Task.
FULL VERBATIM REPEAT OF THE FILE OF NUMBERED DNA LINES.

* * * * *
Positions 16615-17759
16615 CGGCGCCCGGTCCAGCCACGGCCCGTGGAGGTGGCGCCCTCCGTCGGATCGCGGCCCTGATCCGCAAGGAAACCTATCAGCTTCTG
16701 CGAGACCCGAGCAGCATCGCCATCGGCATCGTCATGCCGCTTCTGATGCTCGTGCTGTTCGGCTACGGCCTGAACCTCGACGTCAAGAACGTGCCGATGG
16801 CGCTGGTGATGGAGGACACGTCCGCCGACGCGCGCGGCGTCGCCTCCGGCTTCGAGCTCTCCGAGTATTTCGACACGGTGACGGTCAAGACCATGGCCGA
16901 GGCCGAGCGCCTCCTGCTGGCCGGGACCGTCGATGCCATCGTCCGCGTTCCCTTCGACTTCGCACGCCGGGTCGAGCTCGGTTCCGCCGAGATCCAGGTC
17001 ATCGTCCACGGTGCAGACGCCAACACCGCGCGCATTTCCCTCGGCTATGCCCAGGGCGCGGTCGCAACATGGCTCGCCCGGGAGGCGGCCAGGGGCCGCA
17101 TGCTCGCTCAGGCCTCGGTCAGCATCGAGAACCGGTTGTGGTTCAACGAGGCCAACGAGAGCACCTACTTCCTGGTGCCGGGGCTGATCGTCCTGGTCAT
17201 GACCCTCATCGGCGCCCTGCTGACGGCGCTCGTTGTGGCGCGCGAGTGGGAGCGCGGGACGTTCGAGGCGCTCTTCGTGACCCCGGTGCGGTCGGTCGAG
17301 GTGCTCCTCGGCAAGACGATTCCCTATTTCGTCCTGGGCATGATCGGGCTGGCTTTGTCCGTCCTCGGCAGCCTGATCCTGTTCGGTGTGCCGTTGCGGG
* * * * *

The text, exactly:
Positions 16615-17759
16615 CGGCGCCCGGTCCAGCCACGGCCCGTGGAGGTGGCGCCCTCCGTCGGATCGCGGCCCTGATCCGCAAGGAAACCTATCAGCTTCTG
16701 CGAGACCCGAGCAGCATCGCCATCGGCATCGTCATGCCGCTTCTGATGCTCGTGCTGTTCGGCTACGGCCTGAACCTCGACGTCAAGAACGTGCCGATGG
16801 CGCTGGTGATGGAGGACACGTCCGCCGACGCGCGCGGCGTCGCCTCCGGCTTCGAGCTCTCCGAGTATTTCGACACGGTGACGGTCAAGACCATGGCCGA
16901 GGCCGAGCGCCTCCTGCTGGCCGGGACCGTCGATGCCATCGTCCGCGTTCCCTTCGACTTCGCACGCCGGGTCGAGCTCGGTTCCGCCGAGATCCAGGTC
17001 ATCGTCCACGGTGCAGACGCCAACACCGCGCGCATTTCCCTCGGCTATGCCCAGGGCGCGGTCGCAACATGGCTCGCCCGGGAGGCGGCCAGGGGCCGCA
17101 TGCTCGCTCAGGCCTCGGTCAGCATCGAGAACCGGTTGTGGTTCAACGAGGCCAACGAGAGCACCTACTTCCTGGTGCCGGGGCTGATCGTCCTGGTCAT
17201 GACCCTCATCGGCGCCCTGCTGACGGCGCTCGTTGTGGCGCGCGAGTGGGAGCGCGGGACGTTCGAGGCGCTCTTCGTGACCCCGGTGCGGTCGGTCGAG
17301 GTGCTCCTCGGCAAGACGATTCCCTATTTCGTCCTGGGCATGATCGGGCTGGCTTTGTCCGTCCTCGGCAGCCTGATCCTGTTCGGTGTGCCGTTGCGGG